Alex J. Cavanaugh
Wednesday, August 24, 2016
by Alex J. Cavanaugh
Parallel universes explore the what if – what if one or more elements was different that our own world. But if you think about it, all speculative fiction is about the what if. It’s exploring a place unlike our own, transporting the reader to a world of possibilities.
This type of writing appeals to both writer and reader on many levels.
Fun to brainstorm. We can just start listing all sorts of crazy what ifs.
No limits. This is about things that aren’t real. Not yet and maybe never. We can go as far as we envision.
We become Creator. All writers do, but we can take it a step farther with a whole new world.
For the reader:
The chance to escape reality. When the news and troubles of the world overwhelm, nothing is more satisfying than retreating away from reality.
Struggles easier to handle. The troubles of this world can overwhelm us. But present those same struggles in a speculative fiction setting, and they are easier to handle and understand. We can process them better.
Encourages imagination. The same imagination that created the story flows into the reader and he envisions the world beyond the book. He’ll create his own stories.
What if takes us to a place beyond this world. And that’s a good thing. After all, all of the advancements and inventions of this world came from that simple question – what if?
- Alex J. Cavanaugh has a Bachelor of Fine Arts degree and works in web design, graphics, and technical editing. A fan of all things science fiction, his interests range from books and movies to music and games. Online he is the Ninja Captain and founder of the Insecure Writer’s Support Group. He’s the author of Amazon Best-Sellers CassaStar, CassaFire, CassaStorm, and Dragon of the Stars. The author lives in the Carolinas with his wife.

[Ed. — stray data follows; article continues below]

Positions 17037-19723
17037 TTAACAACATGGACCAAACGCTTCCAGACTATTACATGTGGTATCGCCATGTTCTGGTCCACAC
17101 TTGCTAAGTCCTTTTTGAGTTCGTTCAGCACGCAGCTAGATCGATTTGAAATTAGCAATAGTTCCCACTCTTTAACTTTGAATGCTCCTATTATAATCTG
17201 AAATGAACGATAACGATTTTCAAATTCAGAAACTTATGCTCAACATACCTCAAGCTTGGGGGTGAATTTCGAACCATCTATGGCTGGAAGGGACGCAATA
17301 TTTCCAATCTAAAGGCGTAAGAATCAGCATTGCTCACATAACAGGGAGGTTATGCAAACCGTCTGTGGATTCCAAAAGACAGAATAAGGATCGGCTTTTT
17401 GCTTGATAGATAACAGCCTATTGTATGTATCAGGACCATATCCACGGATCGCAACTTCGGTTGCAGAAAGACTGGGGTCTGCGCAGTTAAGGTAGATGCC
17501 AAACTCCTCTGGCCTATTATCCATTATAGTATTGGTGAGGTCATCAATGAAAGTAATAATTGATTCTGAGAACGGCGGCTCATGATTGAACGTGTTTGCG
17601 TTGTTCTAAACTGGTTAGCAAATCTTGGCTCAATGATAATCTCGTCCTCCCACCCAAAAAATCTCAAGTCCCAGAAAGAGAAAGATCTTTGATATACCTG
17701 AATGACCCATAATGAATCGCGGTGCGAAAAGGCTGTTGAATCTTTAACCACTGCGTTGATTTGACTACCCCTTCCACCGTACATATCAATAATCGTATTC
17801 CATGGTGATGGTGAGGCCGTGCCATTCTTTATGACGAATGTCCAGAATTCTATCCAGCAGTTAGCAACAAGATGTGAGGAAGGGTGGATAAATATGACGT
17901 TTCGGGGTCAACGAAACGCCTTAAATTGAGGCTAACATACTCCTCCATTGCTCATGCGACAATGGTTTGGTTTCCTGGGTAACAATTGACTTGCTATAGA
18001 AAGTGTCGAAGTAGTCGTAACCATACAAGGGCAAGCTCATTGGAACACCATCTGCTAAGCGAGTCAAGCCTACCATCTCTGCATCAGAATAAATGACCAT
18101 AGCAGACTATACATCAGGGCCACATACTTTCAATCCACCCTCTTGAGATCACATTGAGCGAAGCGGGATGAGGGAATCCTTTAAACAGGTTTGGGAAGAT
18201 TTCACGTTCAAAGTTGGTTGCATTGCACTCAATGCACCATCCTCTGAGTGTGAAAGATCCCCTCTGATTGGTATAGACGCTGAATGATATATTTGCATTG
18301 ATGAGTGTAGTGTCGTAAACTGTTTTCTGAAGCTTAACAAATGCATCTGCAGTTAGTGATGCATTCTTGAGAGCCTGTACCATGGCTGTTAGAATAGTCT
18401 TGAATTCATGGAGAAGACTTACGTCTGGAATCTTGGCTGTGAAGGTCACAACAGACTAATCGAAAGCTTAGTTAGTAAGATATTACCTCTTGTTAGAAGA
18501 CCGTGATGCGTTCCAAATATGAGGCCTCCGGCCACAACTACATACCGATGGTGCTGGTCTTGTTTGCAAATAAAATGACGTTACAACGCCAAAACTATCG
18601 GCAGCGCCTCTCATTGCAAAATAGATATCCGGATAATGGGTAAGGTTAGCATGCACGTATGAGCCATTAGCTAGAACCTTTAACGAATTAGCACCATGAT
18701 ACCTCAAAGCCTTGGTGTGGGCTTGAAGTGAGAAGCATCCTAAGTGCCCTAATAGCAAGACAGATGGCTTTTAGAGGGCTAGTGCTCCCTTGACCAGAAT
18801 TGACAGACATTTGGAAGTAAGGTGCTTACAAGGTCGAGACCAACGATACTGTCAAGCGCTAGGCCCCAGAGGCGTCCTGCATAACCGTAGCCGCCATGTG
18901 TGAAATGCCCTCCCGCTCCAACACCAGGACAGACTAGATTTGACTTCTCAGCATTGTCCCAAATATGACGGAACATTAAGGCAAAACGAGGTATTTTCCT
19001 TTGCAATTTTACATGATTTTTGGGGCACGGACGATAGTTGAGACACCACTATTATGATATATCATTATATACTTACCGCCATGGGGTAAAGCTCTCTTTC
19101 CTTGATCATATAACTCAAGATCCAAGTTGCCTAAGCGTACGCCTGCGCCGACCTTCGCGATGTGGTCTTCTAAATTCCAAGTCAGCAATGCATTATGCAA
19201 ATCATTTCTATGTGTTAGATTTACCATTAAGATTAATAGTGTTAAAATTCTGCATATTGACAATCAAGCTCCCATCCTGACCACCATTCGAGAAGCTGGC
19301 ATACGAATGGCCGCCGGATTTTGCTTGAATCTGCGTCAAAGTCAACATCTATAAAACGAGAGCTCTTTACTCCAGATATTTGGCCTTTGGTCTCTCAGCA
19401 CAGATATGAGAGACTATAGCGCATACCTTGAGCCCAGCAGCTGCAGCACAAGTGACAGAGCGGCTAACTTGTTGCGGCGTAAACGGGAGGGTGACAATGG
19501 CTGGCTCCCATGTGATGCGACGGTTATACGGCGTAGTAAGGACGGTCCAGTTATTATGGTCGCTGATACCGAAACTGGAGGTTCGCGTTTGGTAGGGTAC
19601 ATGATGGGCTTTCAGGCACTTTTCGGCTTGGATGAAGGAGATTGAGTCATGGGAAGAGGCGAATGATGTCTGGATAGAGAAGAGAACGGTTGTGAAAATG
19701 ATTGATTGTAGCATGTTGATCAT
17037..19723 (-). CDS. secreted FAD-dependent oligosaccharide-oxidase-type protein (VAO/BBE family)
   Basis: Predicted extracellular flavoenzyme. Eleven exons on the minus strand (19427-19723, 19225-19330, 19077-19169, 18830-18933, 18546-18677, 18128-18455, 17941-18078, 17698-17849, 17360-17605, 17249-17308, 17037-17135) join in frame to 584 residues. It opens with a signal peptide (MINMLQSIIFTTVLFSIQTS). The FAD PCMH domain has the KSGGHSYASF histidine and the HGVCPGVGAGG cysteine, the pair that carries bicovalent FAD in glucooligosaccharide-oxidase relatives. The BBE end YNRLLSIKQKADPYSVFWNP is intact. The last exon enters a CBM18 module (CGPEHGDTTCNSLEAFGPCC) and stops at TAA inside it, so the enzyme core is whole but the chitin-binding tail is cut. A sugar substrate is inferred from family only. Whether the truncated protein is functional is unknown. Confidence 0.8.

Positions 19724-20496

Wednesday, August 10, 2016
- by Sylvia Ney
We spent the day learning about what has led to our current understanding of science, what humans are currently working to develop, and being teased with challenges for the future. Gallery stops included:
- understanding what we know of sound and light
- move this object with your mind challenge
- become invisible
- design your own cyborg
- interact with robots
- and more than I can write about in one post!
Here are just a few of our explorations:
A section honoring the history of science fiction development - its authors, artists, and innovators. Rare books from the Department of Special Collections & University Archives (SCUA), artwork from comic book publisher IDW, and even displays from the Star Trek franchise were available for perusal - including a very special challenge (see pics below).
Created by the renowned Scitech Discovery Centre in Perth, Australia this exhibit is a visually compelling way to share a deeper understanding of how science fiction concepts of today are becoming a reality: including holograms.
Visitors are completely immersed in possibilities for medical technology, communication, and even transportation. This exhibit includes many innovations, inventions, and challenges - a taste of anything a science lover could be looking for, especially when sharing the concepts with family and friends.
Thanks to this trip, my daughters truly enjoyed a glimpse at the possibilities for themselves and their future. I can't wait to see how they will contribute.
How will you contribute to our science fiction, science future? Will you or someone you know want to compete in the tricorder challenge listed in the above picture?